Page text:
More than 60 percent of voters have already taken part in south Sudan's referendum, ensuring the result of the vote will be valid, a senior southern official said on Wednesday.
The commission organising the vote was not immediately able to confirm on Wednesday that the 60 percent threshold -- the turnout necessary for the referendum to be declared valid -- had been achieved, as the week-long poll entered its fourth day.
The announcement came as northern and southern leaders called two crisis meetings to resolve a surge of violence in contested border regions that has marred the plebiscite.
"I know very well that by three days of voting the 60 percent threshold has been passed," Anne Itto, from the south's ruling Sudan People's Liberation Movement (SPLM), told reporters in the southern capital Juba.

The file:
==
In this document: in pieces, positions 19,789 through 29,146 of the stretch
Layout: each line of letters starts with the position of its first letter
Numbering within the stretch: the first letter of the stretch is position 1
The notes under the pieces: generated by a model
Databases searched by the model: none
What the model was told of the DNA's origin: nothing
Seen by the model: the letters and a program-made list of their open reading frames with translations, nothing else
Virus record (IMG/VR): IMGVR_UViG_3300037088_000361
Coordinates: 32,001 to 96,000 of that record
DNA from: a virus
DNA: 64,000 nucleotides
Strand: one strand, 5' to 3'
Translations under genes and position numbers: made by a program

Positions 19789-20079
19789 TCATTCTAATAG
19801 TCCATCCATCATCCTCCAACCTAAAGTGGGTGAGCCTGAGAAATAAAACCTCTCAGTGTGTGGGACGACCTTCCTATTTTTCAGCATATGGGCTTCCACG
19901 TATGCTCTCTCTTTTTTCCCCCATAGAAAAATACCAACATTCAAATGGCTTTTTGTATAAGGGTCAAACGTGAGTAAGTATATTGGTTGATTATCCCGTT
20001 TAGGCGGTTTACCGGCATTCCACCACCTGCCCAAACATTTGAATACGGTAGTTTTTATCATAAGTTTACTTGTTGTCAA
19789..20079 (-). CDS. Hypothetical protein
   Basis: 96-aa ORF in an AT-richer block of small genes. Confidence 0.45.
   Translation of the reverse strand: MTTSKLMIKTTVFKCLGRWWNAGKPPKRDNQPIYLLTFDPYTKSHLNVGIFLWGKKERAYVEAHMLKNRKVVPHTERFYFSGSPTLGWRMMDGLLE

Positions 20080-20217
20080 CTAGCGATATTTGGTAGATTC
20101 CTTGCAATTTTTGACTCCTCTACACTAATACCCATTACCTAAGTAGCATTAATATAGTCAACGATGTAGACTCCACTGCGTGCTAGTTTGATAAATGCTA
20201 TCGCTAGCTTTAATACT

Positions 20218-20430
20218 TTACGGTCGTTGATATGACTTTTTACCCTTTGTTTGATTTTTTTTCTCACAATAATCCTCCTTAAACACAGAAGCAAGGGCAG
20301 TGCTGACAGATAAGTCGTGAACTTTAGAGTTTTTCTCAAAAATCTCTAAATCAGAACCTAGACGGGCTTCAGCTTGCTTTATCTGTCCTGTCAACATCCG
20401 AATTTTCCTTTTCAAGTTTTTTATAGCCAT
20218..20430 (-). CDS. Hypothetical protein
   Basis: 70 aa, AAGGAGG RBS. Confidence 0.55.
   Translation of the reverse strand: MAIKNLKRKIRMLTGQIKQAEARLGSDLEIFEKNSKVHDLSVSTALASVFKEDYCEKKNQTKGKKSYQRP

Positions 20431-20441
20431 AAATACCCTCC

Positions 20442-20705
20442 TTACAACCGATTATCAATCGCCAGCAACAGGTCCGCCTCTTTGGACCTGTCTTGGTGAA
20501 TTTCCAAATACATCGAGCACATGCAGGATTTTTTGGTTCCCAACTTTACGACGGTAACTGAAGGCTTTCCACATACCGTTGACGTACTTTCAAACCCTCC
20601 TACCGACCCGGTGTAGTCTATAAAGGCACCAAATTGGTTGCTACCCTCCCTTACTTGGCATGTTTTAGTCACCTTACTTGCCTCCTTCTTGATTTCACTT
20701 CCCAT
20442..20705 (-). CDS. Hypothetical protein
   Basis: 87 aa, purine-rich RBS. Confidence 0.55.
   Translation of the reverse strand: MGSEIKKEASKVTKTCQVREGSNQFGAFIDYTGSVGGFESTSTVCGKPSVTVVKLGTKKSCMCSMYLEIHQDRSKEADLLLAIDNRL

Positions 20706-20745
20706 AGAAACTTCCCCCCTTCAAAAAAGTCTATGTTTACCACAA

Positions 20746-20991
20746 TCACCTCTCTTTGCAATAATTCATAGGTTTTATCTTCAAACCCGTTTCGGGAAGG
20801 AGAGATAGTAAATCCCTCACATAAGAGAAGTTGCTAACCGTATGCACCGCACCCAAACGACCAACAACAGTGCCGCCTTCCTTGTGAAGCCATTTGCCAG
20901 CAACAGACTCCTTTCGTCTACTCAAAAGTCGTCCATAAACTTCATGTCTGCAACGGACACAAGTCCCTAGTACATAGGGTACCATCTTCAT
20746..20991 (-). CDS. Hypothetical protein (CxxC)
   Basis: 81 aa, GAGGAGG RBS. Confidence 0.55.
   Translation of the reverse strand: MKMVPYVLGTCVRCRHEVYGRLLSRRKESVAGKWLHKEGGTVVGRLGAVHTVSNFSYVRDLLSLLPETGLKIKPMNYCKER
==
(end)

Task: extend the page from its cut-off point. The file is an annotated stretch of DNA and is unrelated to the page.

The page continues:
More than 50 percent of those who do vote need to choose independence in order for the south to secede.
Preliminary results in the referendum are expected around the beginning of February. The underdeveloped south makes up a quarter of Sudan's land mass but has just 60 km (37 miles) of paved roads.
At least 46 deaths have been reported since Friday in clashes between northern Arab nomads and southern police, youths and refugees.
"We will see if they can reach an agreement ... Without hope you can't live," said Deng Arop Kuol, the southern administrator for the contested oil-producing area of Abyei, a flashpoint of past north-south fighting.
Sudan turnout 'passes 60 pct threshold'
The commission organising the vote was not immediately able to confirm on Wednesday that the 60 percent threshold had been achieved.